Starting with our undergraduate geography course union, the Society of Geography Students, and including our alumni, graduate students, faculty, and staff, we seek to promote geography as an excellent medium for building community.

Through the auspices of the university's Speakers Bureau or through informal student groups, such as our undergraduate initiative, Geographers-In-Schools, we seek to both educate and entertain with our geography presentations, speakers, seminars, and workshops.

Community Mapping

Community mapping is a graphic learning, development, and planning tool that connects people to one another and their home places.

Community maps are the collective representations of geography and landscape, and community mapping is the process to create such representations. It also tells the stories of what is happening right now and what may happen in the future.

The Department of Geography has facilitated, supported, or participated in a number of printed and interactive online community green map projects since 1999. To hear about the projects or to get involved, have a look at the UVic Community Mapping Collaboratory website.

This legacy is continued today through the work of the UVic Map Shop, a community-campus initiative dedicated to collaborative place-based learning and mapping. The Map Shop partners with community organizations to conduct geographic research and mapping.

Community-based Research

Community-based research is committed to conducting research with community, instead of on it, whereby the research process becomes as important as the results. Here community is understood as either bound by interests or by geography.

The research unfolds new dimensions and perspectives of social and spatial power relations, not always evident in the product itself, and the praxis contributes to the empowerment of the participants. Community members become the leaders of investigation, and through the process can create their own solutions for change.

It is a learning process for all participants, and it builds new skills and capacity to make decisions, engage, interact, and build relationships.

The Department of Geography has a long history of international engagement, and is known for its strong support of international initiatives on campus. It plays a pre-eminent role in advancing UVic's Strategic Plan objectives of enhancing the quality of both undergraduate and graduate education through greater internationalization of the university. Internationalization pervades the department's mandated responsibilities of teaching, research, and service.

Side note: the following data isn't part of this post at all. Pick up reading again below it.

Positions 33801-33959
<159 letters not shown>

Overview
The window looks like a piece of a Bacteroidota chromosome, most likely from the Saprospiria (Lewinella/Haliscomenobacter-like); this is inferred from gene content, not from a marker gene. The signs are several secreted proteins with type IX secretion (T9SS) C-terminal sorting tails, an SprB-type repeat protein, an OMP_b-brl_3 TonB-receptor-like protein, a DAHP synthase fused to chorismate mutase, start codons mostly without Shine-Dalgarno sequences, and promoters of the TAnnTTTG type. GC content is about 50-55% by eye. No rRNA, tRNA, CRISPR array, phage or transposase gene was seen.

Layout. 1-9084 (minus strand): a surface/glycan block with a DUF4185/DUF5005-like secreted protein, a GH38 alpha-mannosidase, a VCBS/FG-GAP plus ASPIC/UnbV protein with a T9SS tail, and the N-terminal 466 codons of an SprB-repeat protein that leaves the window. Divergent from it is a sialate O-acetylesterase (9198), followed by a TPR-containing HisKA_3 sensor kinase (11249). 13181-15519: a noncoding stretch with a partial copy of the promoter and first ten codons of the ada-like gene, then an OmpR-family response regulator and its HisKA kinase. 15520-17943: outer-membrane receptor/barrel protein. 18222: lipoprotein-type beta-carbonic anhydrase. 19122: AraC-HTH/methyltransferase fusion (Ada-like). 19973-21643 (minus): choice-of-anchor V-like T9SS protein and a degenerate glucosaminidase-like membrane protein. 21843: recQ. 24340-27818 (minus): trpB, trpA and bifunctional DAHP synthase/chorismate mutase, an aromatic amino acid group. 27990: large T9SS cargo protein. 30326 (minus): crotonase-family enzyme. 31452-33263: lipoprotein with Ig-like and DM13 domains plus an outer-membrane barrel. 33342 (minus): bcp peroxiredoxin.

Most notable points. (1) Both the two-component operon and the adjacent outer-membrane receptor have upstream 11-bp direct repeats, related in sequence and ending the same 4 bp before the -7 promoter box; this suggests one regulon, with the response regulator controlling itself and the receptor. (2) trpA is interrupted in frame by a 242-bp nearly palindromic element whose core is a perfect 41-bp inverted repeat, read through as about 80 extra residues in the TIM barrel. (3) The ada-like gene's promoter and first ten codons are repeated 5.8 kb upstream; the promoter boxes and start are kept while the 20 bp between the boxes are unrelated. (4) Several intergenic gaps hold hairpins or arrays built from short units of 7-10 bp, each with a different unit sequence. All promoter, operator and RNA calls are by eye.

Department Involvement

Many faculty members are involved in international research and development projects around the globe, and have been for many years. Many of our graduate students become involved in international work, and Geography currently hosts three large CIDA projects.

The research conducted through the Community-based Research Lab in collaboration with local institutions, for example, works on Participatory Sustainable Waste Management in Brazil's São Paulo metropolitan region, or on co-management fisheries in the marine protected extractive reserve in Arraial do Cabo, Brazil.

Two departmental members are co-investigators in a recently awarded SSHRC-IDRC International Community University Research Alliance (ICURA) based at Vancouver Island University involving work in Tanzania, Ghana, and Canada. All graduate students (9 PhDs, 6 Masters) funded under this initiative will undertake their work in the department.

In addition, several faculty members are actively involved in advising international organizations and overseas governments on various development issues, and their experiences are readily shared with students through their teaching.

Research Centres

Several faculty members also have key roles (e.g., Members of the Executive Committee) with internationally focused research centres on campus such as the Centre for Global Studies and the Centre for Asia Pacific Initiatives.